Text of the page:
The Clinical and Laboratory Standards Institute (CLSI) Consensus Committee on Clinical Chemistry and Toxicology is inviting experts to participate on the document development committee of a new consensus guideline concerning laboratory support of pain management.
This new CLSI guideline will be a joint effort with the American Association of Clinical Chemistry’s National Academy of Clinical Biochemistry. This guideline will specify requirements and recommendations for laboratory support of pain management clinics and services. It will provide recommendations for sample types and collection, testing methodologies (screening and confirmation), and result reporting and interpretation. The sections related to specimens, collection, and testing will provide a brief discussion of the advantages and limitations of each. Additionally, this new document will include drugs other than the opiates and opioids as these patients are frequently prescribed benzodiazepines, along with other medications. Several tables of expected metabolites for common drugs will be provided. While a very brief overview of a drug or class may be provided, the document will not include information that would relate to dosing or prescribing.
The document development committee will require representatives with expertise and/or experience from clinical laboratory science and personnel management, hospital administration, risk management, and pharmacy, as well as health care providers tasked with establishing pain management testing for their institution and/or network.
Proposed Document Outline
I. Background and drugs used to manage pain and drugs frequently encountered (eg, cocaine, tetrahydrocannabinol) – This section will include a brief statement about pain management, and will describe the clinical significance of the testing (compliance vs raising the suspicion of noncompliance). It will describe the medications used in treating these patients with most focus on opiates/opioids, while recognizing that patients typically require additional treatment for anxiety, depression, etc.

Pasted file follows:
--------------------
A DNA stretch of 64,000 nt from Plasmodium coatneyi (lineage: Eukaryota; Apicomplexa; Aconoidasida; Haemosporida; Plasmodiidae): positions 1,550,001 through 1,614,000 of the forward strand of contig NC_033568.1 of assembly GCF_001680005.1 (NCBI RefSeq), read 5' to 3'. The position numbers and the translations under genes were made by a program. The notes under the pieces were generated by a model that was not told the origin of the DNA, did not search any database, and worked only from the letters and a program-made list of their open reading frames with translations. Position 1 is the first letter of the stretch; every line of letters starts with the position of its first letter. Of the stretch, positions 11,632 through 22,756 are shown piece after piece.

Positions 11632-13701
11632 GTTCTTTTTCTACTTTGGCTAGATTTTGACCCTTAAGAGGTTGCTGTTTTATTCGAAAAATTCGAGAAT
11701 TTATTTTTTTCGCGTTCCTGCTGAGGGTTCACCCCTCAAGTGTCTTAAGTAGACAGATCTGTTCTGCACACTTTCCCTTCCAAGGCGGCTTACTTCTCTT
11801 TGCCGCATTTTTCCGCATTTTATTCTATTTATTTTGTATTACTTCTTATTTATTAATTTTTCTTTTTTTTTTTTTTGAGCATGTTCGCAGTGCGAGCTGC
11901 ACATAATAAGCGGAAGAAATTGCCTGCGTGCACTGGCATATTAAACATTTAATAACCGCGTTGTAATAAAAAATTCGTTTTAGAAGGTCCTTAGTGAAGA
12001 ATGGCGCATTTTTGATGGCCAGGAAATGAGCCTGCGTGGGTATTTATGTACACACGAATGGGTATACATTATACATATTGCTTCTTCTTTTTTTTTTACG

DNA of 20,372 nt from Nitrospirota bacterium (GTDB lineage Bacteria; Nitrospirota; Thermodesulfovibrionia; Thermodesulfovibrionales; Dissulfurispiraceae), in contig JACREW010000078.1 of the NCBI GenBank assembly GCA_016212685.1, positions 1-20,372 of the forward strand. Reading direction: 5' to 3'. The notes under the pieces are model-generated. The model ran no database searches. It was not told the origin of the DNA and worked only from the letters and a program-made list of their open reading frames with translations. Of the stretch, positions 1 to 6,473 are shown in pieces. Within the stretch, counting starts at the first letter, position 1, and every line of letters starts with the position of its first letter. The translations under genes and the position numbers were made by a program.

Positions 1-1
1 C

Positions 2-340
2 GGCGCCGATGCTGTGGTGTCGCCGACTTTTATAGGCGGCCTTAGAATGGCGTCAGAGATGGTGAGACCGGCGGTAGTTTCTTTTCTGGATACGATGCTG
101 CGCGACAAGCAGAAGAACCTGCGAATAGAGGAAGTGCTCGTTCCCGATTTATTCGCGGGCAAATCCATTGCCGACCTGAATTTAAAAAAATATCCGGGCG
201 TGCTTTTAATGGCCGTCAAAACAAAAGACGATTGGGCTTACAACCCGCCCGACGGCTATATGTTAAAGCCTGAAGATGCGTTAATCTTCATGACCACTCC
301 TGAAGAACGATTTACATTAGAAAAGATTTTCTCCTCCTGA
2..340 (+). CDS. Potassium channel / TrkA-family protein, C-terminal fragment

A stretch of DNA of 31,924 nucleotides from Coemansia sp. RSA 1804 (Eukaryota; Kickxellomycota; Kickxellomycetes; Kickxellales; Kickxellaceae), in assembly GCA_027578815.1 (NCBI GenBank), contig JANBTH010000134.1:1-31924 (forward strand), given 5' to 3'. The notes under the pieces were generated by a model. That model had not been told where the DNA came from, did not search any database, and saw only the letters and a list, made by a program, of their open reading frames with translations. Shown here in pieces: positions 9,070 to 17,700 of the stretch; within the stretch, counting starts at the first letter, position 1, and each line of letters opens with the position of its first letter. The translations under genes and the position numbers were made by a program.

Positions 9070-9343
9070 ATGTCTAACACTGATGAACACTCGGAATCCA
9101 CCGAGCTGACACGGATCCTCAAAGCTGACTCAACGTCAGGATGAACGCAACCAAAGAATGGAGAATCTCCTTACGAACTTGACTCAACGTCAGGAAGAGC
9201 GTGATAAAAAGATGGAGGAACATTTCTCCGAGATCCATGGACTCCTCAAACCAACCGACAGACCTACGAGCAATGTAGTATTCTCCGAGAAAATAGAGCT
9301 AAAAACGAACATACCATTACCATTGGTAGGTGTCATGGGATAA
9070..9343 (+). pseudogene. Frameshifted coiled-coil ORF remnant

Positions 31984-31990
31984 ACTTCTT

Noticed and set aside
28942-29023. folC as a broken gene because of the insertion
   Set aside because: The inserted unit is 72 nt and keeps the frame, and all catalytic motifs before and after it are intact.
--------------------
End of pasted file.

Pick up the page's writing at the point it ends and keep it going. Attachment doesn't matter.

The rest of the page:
II. Specimens and collection – This section will cover the specimen types encountered as well as a discussion of the overall issues of collection in this population and the issues/questions often posed to the supporting laboratory. The subsections focusing on sample types, i.e. urine, oral fluid, serum/plasma, and hair, will contain specifics regarding the use of that type – for example, physiology, when most appropriate, advantages/limitations or issues, and specifics for collection
III. Testing – This section will include a brief description of methodologies, settings in which each may be warranted, and benefits and limitations.
A. Screening methods – These are typically immunoassay based although some chromatography-based methods for screening have been developed. The discussion will include information regarding desired sensitivity/cutoffs, analytical measurement range requirements, specificity/interferences, turnaround time requirements/expectations for clinics, etc. It will address central laboratory vs point-of-care setting testing.
B. Confirmation methods – Typically, chromatography mass spectrometry–based methods are used for confirmation. Testing may not be performed in-house, but rather sent out to a larger reference laboratory. Normally, in toxicology, one thinks only of confirming positive screening results, but in pain management, the limitations of some of the screens necessitate confirmation of negative results.
IV. Reporting and interpretation of results – This section will provide suggestions regarding reporting formats for clarity and will provide tables listing common drugs with metabolites. For example, many laboratories have found health care providers confused by the traditional way of reporting a screening result as negative or positive.